They identify a biochemical marker that could help prevent sudden death in infants


According to a study, newborn babies who die of this cause have low levels of enzymes that activate the brain

stock image of a child
Stock image of a child.EM
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a team of Australian researcher Identified a biochemical marker in the blood that could help detect newborns at risk for Down syndrome. Murte sbita SIDS, a development he noted, paves a way for future disaster prevention interventions.

In their study, babies who died of SIDS had a . had a low level of difficult called butyrylcholinesterase (BChE) shortly after birth, the researchers said. BCHE plays an important role in brain activationAnd low levels will impair a sleeping child’s ability to wake up or respond to their surroundings.

conclusions change game rules and offer hope not only for the future, but also answers for the past, leaders of StudyDr. Carmel Harrington of Westmead Children’s Hospital in Australia.

“an apparently healthy child falls asleep and doesn’t wake up It’s every parent’s nightmare and until now there was no way to know which child would die,” Harrington said. “But that’s not the case now. We have found the first marker indicating vulnerability before death”.

Using drops of dried blood taken at birth as part of a cancer detection program newborn babiesHarrington’s team compared BChE levels in 26 infants who later died of SIDS, 41 who died of other causes, and 655 left.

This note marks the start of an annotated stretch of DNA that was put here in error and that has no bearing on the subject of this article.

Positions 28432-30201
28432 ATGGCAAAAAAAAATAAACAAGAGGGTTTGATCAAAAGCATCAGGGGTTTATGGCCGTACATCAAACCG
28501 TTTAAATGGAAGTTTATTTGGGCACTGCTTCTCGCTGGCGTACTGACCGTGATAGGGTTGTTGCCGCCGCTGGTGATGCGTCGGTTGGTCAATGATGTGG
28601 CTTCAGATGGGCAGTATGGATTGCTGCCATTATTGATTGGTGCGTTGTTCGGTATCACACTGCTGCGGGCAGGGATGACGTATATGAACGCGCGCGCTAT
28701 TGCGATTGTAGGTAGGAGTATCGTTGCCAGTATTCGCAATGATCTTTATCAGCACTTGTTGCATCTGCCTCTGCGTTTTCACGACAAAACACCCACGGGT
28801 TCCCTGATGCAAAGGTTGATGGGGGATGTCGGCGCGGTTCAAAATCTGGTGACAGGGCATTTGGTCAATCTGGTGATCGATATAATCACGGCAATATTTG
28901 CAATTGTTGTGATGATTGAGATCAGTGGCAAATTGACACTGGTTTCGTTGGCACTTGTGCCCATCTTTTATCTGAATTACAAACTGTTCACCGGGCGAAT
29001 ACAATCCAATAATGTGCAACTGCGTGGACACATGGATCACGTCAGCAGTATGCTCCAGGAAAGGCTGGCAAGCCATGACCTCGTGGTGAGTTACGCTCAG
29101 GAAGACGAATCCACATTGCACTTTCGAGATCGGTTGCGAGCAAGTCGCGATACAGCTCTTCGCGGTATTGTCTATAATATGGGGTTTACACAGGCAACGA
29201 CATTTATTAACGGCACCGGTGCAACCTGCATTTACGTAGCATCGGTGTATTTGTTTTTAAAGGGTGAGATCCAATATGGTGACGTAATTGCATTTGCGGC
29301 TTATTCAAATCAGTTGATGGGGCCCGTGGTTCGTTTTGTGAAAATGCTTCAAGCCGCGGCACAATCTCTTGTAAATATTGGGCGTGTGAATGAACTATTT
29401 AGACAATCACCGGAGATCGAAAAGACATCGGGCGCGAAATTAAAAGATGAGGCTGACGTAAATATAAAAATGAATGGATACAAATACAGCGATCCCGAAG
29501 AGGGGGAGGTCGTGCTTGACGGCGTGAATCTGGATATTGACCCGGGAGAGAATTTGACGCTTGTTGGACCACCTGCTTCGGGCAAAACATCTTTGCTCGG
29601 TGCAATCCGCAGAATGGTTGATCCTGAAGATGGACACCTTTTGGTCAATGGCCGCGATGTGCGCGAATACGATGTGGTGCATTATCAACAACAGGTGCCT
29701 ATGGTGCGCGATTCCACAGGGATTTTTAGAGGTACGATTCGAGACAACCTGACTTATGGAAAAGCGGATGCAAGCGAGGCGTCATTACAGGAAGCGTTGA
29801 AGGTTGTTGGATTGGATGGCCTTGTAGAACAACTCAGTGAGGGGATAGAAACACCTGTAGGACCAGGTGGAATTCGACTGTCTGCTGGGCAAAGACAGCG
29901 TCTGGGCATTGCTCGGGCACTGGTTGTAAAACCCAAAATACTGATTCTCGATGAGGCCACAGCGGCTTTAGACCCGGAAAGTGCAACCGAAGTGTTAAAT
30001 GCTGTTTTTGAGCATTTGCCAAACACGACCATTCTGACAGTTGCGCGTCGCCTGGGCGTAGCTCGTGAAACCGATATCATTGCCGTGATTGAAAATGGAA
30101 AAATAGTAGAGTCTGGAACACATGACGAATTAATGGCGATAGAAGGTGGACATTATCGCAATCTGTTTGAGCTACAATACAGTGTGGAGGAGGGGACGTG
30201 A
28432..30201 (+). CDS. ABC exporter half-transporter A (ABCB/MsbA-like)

the fact that the level difficult Infants who died of SIDS were very few, indicating that they were naturally vulnerable to the disease. nervous system Autonomic, which controls the unconscious and involuntary functions of the body, the researchers said.

The Children’s Hospital Network in Sydney, Australia called the finding “a.” where is pioneering success in the world”.

fact of don’t wake up When appropriate “has long been considered a major component of an infant’s vulnerability” to SIDS, said the research team from The Lancet’s eBio Medicine.

SIDS is the unexplained death of an apparently healthy child. while he sleeps. According to the statement, Harrington lost his only son to SIDS 29 years ago and devoted his career to researching the condition.

“It is necessary to make more Research Urgent” to determine whether routine BChE measurements could potentially help prevent future SIDS deaths, the researchers said.

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